[Okta Webinar] Learn how to a build a cloud-first strategyRegister Now


Best VB.NET-to-C# Book

Posted on 2004-11-22
Medium Priority
Last Modified: 2010-05-18
I have been programming in mostly VB.NET for the past couple of years.  I have lots of experience in Windows apps, web apps using ASP.NET, .NET Web Services, threading, even a little .NET Remoting.  I have both my MCAD and MCSD certifications in .NET.

I want to start making a move from VB.NET to C#.  I know that nothing works like experience, but I am posting here to ask for the best book for those in my situation--needing to merely move from one syntax to another.

Note that I do NOT need a book on "How to Program in C#".  That's going to spend a lot of time talking about the .NET Framework, and that's not what I need.

I need a book that targets VB.NET programmers and highlights the syntactical differences in the two languages.  Anything that talks about looping or try-catch blocks or anything like that is NOT what I need.  I need a book tailored for those in my situation.

Remember the Ira Pohl book, "C++ for C Programmers"?  That book targeted not those who were just new to C++ or to programming at all, but specifically targeted folks with a background in C.  That's the equivalent of what I need--a book that targets programmers with a specific background.

There are tons and tons of VB.NET folks out there, and there have to be many like me who want to really move into using C# as our primary language.  The syntax is not terribly daunting to us--we write tons of JavaScript and such--but it's just not what we work in, day in and day out.  We use AddHandler, for instance.  We don't even know what the equivalent is for this in C#, but we want to.  We want C# to be second nature to us.  What's a great book for that?

Thanks very much.

Question by:bryker
  • 2
  • 2

Accepted Solution

jjacksn earned 500 total points
ID: 12650394

Author Comment

ID: 12650409
Yep, I've ordered that one, and it's on its way.  But it looks to me like it's a good *reference*, and not much of a *tutorial*, right?


Expert Comment

ID: 12650554
Yeah, but if you already know VB.NET and the fundamentals of programming, you should be able to read through it and be fine, or at least, that's what I hope.  I'm coming from C#/C/C++ and I'm assuming this book should be sufficient.  

Expert Comment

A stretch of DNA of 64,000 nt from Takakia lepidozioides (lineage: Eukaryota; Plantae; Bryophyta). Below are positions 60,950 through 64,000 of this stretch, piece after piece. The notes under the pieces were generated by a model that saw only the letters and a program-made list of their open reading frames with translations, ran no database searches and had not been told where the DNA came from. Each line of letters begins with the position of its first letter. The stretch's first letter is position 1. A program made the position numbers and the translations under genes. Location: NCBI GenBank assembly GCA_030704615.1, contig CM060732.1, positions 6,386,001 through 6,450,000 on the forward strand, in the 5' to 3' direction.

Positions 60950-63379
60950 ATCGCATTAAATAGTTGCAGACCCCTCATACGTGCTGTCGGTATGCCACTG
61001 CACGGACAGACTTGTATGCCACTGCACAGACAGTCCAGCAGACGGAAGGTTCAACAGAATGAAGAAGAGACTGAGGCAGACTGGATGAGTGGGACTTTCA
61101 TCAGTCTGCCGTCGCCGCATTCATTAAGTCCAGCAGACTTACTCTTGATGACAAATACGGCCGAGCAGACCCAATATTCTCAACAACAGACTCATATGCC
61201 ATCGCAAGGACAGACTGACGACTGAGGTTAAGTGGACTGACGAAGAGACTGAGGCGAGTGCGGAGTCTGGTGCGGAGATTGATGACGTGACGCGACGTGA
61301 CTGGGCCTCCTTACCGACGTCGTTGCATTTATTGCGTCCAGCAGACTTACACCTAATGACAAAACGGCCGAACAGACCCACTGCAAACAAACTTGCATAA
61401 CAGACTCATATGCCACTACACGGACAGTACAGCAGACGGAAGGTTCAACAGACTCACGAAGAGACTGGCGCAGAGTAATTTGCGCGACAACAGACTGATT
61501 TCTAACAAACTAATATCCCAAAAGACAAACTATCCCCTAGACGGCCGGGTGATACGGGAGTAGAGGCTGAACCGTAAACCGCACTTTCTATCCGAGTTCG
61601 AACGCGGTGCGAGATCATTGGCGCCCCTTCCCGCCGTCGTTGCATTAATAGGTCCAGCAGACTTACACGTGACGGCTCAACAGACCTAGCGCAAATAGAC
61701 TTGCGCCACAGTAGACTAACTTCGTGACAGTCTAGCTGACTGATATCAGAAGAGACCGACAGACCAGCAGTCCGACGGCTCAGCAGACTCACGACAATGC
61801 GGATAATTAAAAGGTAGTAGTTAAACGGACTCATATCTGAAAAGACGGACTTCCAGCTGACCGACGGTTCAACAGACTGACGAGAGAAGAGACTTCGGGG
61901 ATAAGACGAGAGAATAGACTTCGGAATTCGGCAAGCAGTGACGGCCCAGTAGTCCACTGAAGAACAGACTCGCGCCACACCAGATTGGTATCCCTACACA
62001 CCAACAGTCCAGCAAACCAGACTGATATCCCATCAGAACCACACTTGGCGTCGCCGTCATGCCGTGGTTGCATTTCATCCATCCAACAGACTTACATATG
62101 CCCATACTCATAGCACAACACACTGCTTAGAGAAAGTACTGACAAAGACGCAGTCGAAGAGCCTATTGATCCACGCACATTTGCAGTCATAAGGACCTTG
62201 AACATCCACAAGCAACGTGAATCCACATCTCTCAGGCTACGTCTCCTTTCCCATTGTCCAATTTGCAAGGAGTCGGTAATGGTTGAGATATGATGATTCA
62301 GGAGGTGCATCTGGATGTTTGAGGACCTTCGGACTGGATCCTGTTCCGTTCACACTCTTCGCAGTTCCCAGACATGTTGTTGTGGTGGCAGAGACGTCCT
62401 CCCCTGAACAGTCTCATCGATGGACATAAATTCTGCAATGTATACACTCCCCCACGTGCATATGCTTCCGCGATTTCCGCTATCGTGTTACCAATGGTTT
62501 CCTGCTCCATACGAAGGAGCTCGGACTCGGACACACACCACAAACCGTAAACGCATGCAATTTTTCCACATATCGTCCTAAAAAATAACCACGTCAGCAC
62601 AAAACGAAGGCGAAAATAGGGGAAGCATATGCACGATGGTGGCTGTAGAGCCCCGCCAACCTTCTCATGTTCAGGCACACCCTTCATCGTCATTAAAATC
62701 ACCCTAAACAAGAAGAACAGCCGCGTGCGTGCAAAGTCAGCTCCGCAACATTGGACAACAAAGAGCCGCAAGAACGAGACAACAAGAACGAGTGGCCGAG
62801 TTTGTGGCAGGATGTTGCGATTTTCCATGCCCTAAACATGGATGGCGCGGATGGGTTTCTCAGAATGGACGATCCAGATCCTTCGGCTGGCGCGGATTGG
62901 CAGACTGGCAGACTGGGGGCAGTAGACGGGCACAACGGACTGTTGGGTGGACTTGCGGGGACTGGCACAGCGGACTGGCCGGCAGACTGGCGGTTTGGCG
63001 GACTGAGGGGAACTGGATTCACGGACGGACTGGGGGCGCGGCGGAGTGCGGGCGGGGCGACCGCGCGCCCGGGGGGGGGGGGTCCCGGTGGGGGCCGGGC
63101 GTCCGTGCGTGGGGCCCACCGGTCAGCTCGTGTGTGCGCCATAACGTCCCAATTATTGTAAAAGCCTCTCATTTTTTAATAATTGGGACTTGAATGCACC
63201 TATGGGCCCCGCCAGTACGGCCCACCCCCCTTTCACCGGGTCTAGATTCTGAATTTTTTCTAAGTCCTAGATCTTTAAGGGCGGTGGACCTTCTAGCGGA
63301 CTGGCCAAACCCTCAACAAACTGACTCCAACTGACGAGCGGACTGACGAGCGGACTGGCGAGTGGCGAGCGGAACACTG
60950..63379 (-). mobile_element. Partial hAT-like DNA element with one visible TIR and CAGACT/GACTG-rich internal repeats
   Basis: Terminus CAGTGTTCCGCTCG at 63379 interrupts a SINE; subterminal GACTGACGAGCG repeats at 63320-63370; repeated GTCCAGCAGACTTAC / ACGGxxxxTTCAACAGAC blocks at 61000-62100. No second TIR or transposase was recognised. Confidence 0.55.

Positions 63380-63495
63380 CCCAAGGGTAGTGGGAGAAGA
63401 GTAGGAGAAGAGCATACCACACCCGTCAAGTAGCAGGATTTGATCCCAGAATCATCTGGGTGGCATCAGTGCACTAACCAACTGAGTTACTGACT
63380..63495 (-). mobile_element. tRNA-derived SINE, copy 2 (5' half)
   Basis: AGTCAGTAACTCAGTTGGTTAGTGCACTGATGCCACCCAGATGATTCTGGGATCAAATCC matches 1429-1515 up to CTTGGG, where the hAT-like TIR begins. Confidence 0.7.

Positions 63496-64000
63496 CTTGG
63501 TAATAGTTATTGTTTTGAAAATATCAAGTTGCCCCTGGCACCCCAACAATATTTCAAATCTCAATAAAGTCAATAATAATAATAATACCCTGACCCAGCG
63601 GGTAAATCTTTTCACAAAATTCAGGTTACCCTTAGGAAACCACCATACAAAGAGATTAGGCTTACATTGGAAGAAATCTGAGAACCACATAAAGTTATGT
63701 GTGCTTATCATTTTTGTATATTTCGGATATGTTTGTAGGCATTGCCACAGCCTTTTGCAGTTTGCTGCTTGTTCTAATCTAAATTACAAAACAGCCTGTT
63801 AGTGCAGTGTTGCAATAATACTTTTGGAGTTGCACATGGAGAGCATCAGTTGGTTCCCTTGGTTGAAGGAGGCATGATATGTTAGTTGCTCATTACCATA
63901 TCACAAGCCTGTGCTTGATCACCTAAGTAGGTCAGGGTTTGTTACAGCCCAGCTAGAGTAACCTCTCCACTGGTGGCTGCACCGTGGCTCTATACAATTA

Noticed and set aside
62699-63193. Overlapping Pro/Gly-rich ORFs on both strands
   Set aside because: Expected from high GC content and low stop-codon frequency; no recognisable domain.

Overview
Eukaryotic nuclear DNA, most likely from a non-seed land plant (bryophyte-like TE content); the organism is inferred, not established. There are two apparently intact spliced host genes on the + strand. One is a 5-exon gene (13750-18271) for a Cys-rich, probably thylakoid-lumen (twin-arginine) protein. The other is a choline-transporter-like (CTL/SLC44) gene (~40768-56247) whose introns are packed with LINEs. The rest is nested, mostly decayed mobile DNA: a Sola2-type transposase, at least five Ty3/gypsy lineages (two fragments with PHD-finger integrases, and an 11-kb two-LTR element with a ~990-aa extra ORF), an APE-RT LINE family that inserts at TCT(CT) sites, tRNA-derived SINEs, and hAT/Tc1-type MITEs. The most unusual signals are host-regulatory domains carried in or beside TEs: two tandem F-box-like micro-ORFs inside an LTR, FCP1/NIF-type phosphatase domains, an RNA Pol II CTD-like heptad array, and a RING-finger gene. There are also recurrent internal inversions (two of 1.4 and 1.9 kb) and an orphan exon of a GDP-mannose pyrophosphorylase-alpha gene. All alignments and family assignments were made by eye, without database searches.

ID: 12652933
  Just check the info. about the book in the following link.


Author Comment

ID: 12846823


Very, very sorry.  Completely forgot about this question.


Featured Post

[Webinar] Cloud and Mobile-First Strategy

Maybe you’ve fully adopted the cloud since the beginning. Or maybe you started with on-prem resources but are pursuing a “cloud and mobile first” strategy. Getting to that end state has its challenges. Discover how to build out a 100% cloud and mobile IT strategy in this webinar.

Question has a verified solution.

If you are experiencing a similar issue, please ask a related question

This article is for Object-Oriented Programming (OOP) beginners. An Interface contains declarations of events, indexers, methods and/or properties. Any class which implements the Interface should provide the concrete implementation for each Inter…
Exception Handling is in the core of any application that is able to dignify its name. In this article, I'll guide you through the process of writing a DRY (Don't Repeat Yourself) Exception Handling mechanism, using Aspect Oriented Programming.
In a question here at Experts Exchange (https://www.experts-exchange.com/questions/29062564/Adobe-acrobat-reader-DC.html), a member asked how to create a signature in Adobe Acrobat Reader DC (the free Reader product, not the paid, full Acrobat produ…
When cloud platforms entered the scene, users and companies jumped on board to take advantage of the many benefits, like the ability to work and connect with company information from various locations. What many didn't foresee was the increased risk…
Suggested Courses

872 members asked questions and received personalized solutions in the past 7 days.

Join the community of 500,000 technology professionals and ask your questions.

Join & Ask a Question